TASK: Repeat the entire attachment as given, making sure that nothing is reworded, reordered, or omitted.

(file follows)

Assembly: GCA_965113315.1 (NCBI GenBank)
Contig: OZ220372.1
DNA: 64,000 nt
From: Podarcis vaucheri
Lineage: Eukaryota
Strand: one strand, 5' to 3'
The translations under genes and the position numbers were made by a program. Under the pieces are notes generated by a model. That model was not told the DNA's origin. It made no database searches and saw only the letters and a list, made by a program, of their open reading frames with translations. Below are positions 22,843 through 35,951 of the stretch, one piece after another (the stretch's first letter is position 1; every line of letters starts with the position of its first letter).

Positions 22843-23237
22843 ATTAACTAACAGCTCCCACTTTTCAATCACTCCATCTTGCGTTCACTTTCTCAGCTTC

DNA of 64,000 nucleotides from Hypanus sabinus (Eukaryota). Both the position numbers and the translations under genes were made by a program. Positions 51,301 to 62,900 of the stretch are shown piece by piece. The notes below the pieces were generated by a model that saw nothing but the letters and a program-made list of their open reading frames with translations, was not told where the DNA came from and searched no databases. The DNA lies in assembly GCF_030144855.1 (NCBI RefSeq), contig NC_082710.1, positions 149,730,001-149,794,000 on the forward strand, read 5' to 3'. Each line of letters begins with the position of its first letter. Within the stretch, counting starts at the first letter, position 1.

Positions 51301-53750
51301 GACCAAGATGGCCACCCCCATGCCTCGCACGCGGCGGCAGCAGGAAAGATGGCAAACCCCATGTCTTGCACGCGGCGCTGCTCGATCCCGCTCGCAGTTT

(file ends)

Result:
Assembly: GCA_965113315.1 (NCBI GenBank)
Contig: OZ220372.1
DNA: 64,000 nt
From: Podarcis vaucheri
Lineage: Eukaryota
Strand: one strand, 5' to 3'
The translations under genes and the position numbers were made by a program. Under the pieces are notes generated by a model. That model was not told the DNA's origin. It made no database searches and saw only the letters and a list, made by a program, of their open reading frames with translations. Below are positions 22,843 through 35,951 of the stretch, one piece after another (the stretch's first letter is position 1; every line of letters starts with the position of its first letter).

Positions 22843-23237
22843 ATTAACTAACAGCTCCCACTTTTCAATCACTCCATCTTGCGTTCACTTTCTCAGCTTC

DNA of 64,000 nucleotides from Hypanus sabinus (Eukaryota). Both the position numbers and the translations under genes were made by a program. Positions 51,301 to 62,900 of the stretch are shown piece by piece. The notes below the pieces were generated by a model that saw nothing but the letters and a program-made list of their open reading frames with translations, was not told where the DNA came from and searched no databases. The DNA lies in assembly GCF_030144855.1 (NCBI RefSeq), contig NC_082710.1, positions 149,730,001-149,794,000 on the forward strand, read 5' to 3'. Each line of letters begins with the position of its first letter. Within the stretch, counting starts at the first letter, position 1.

Positions 51301-53750
51301 GACCAAGATGGCCACCCCCATGCCTCGCACGCGGCGGCAGCAGGAAAGATGGCAAACCCCATGTCTTGCACGCGGCGCTGCTCGATCCCGCTCGCAGTTT